(2) It sees fallacies as errors committed not in terms of reasoning in general but only in terms of dialogue.

According to Walton a fallacy involves the failure to meet the requisite burden of proof in a determinate context of dialogue. But Ikuenobe thinks that this criterion is not sufficient for the analysis and evaluation of fallacies, because we have also to take into account whether the epistemic knowledge from premises to conclusion has increased.

Ikuenobe critics Walton’s account of BTQ on three points:
(1) The two conceptions of the fallacy of BTQ (equivalence and dependence) proposed by Woods & Walton (1989) are obscure. It is not clear how to construe the relations of equivalence and dependence, whether they are epistemic or logical. A conclusion may be logically dependent or equivalent to a premise, but may not be epistemically dependent or equivalent, in that one does not believe in the proposition of the conclusion.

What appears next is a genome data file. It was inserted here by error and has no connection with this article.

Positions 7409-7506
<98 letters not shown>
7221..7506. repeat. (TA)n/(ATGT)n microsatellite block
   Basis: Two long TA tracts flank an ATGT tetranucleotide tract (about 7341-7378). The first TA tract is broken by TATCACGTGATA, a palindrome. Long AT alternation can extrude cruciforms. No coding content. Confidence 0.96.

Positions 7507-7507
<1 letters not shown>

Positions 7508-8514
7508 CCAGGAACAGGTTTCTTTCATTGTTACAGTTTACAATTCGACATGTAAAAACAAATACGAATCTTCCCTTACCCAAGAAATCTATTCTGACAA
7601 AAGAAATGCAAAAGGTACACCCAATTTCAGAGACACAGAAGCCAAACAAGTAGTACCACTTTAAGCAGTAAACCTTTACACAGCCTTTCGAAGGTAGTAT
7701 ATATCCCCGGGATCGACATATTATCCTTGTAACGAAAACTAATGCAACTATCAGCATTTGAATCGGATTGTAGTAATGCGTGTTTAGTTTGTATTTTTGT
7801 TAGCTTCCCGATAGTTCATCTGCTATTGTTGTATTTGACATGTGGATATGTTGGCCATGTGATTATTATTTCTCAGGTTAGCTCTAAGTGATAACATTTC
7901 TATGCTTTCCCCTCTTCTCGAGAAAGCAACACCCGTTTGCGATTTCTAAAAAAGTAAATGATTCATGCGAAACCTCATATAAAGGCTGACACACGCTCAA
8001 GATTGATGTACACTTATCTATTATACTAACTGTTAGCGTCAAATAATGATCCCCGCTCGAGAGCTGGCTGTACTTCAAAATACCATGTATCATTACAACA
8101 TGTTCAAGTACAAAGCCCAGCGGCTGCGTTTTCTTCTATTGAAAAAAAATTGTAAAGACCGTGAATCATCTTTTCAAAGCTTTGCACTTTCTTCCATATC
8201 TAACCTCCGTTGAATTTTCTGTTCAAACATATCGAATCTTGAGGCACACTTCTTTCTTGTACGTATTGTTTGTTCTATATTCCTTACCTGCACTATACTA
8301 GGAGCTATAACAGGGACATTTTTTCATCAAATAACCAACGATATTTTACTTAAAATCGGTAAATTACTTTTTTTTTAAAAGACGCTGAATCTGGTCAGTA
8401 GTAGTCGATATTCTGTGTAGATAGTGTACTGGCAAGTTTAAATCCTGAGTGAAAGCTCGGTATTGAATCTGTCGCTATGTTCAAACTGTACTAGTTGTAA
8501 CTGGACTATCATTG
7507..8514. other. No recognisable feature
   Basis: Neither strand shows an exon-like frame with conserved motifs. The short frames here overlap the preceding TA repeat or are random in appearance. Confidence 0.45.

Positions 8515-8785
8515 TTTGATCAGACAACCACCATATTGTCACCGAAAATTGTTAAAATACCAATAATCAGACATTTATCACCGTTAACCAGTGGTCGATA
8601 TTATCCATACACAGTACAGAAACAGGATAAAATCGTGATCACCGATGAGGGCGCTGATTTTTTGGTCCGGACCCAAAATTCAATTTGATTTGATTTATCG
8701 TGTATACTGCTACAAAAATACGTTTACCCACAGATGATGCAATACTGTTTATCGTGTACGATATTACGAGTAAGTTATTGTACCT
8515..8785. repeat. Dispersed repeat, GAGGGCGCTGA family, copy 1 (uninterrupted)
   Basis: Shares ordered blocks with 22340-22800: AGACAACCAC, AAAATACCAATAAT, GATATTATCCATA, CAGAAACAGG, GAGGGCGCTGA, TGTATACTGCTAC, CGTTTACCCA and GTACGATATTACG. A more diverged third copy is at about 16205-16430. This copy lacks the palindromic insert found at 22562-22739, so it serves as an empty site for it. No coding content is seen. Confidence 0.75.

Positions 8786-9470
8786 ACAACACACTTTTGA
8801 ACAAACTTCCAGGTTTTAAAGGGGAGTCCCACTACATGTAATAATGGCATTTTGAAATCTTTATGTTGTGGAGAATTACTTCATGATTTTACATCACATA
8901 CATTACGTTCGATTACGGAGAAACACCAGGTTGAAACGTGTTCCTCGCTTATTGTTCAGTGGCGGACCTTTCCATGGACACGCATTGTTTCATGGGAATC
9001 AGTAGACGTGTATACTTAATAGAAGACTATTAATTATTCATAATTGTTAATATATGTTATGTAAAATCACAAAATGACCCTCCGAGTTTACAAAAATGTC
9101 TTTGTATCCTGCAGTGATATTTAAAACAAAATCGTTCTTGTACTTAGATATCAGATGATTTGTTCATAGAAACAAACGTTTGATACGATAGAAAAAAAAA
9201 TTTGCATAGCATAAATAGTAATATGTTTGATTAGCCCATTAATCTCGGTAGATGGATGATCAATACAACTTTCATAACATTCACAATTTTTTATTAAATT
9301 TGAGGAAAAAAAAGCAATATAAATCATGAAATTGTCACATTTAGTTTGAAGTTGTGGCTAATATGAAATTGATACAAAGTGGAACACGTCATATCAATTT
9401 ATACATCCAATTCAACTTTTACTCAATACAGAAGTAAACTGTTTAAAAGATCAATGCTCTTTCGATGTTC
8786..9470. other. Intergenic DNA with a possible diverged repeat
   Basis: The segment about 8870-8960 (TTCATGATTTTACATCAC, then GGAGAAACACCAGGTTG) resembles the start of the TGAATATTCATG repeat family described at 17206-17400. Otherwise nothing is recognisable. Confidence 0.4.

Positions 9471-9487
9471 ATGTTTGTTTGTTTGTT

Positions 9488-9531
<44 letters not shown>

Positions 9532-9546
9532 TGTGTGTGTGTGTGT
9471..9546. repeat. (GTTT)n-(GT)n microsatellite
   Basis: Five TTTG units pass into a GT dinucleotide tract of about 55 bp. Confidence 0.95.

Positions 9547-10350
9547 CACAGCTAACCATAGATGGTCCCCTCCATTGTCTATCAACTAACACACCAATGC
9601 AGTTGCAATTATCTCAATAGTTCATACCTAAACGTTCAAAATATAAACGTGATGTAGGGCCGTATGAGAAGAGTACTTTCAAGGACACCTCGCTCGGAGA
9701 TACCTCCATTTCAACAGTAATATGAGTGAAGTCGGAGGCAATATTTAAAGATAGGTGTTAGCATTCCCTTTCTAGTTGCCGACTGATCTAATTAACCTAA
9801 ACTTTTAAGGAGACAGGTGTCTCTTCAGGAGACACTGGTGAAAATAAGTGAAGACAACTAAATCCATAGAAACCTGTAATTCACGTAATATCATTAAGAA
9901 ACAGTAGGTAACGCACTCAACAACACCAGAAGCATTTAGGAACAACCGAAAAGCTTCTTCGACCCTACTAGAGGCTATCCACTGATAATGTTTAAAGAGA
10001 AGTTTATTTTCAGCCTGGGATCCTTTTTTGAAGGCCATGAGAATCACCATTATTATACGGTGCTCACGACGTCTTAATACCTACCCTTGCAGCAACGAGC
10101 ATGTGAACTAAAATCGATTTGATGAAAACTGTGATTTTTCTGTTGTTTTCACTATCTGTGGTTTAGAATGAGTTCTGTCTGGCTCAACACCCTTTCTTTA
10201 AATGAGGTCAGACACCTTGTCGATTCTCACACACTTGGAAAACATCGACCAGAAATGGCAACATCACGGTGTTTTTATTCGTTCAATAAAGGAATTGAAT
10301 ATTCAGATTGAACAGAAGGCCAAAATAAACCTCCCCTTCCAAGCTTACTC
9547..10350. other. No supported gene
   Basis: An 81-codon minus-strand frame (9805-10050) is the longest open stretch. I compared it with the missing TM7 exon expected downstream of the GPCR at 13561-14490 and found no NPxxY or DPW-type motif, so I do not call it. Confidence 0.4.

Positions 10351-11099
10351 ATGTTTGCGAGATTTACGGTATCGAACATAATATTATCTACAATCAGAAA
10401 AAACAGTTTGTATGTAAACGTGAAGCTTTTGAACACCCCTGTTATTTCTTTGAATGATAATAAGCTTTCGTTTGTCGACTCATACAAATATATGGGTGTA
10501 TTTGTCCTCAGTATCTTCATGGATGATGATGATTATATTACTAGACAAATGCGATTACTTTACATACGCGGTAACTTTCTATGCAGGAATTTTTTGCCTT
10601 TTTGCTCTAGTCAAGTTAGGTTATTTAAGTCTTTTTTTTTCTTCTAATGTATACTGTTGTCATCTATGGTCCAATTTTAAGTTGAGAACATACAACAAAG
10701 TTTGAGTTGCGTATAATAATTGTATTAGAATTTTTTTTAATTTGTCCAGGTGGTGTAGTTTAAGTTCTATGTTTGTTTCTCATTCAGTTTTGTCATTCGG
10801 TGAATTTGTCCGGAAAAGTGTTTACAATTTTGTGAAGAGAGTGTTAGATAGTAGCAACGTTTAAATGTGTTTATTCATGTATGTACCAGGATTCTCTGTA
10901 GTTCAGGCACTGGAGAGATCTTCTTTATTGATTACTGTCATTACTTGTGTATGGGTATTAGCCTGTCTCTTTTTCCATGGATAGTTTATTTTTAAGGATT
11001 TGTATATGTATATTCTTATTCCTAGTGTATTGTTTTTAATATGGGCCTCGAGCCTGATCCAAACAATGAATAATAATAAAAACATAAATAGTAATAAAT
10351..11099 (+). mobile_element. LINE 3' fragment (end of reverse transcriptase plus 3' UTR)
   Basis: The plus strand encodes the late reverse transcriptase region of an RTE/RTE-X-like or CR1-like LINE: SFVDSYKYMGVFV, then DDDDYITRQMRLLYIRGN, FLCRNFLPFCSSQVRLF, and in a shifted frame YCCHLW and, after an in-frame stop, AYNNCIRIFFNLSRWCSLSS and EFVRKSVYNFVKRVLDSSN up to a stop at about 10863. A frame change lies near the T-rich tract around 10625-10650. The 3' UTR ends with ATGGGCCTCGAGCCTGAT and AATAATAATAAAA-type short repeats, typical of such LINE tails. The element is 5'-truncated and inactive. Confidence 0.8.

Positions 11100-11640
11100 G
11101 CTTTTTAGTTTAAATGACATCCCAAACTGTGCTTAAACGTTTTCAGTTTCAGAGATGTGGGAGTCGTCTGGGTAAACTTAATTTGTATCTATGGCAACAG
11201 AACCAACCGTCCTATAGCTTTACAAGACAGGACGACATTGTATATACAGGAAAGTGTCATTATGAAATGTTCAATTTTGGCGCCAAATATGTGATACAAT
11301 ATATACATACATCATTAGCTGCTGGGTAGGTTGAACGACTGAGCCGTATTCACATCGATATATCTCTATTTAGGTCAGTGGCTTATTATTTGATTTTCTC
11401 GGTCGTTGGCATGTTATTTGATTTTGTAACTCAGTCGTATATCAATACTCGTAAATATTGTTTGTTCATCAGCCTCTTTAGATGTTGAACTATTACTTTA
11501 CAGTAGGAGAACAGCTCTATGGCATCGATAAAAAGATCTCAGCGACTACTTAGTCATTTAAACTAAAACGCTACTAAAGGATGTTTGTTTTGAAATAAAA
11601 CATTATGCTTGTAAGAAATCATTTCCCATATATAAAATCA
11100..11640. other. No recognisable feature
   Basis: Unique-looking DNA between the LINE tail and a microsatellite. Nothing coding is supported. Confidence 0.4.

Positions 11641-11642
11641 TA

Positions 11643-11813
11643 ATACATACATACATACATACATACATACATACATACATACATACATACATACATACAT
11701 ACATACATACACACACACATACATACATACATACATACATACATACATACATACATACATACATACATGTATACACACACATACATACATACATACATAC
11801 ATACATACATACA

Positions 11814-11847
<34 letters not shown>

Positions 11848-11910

(2) The concept of evidential priority proposed by Walton is not sufficient, because he cannot answer to the question of when a belief is clearly justified, or when some knowledge is more knowable than other.
(3) The evaluation of BTQ should not depend on the analysis of the context, because this leads to relativism, not to a normative justification.

Summarizing, according to Ikuenobe, we need an objective criterion to define this and other fallacies and this is absent in Walton’s pragmatic and contextual account. Ikuenobe defends the necessity of a normative justification, independent of the context of the argument and he defines it as some sort of inadequacy of proof and different ways of disguising it.

Although all fallacies are different degrees, forms, and guises of errors in the method of proof, some may be more egregious than others.” (Ikuenobe 2004, p. 190)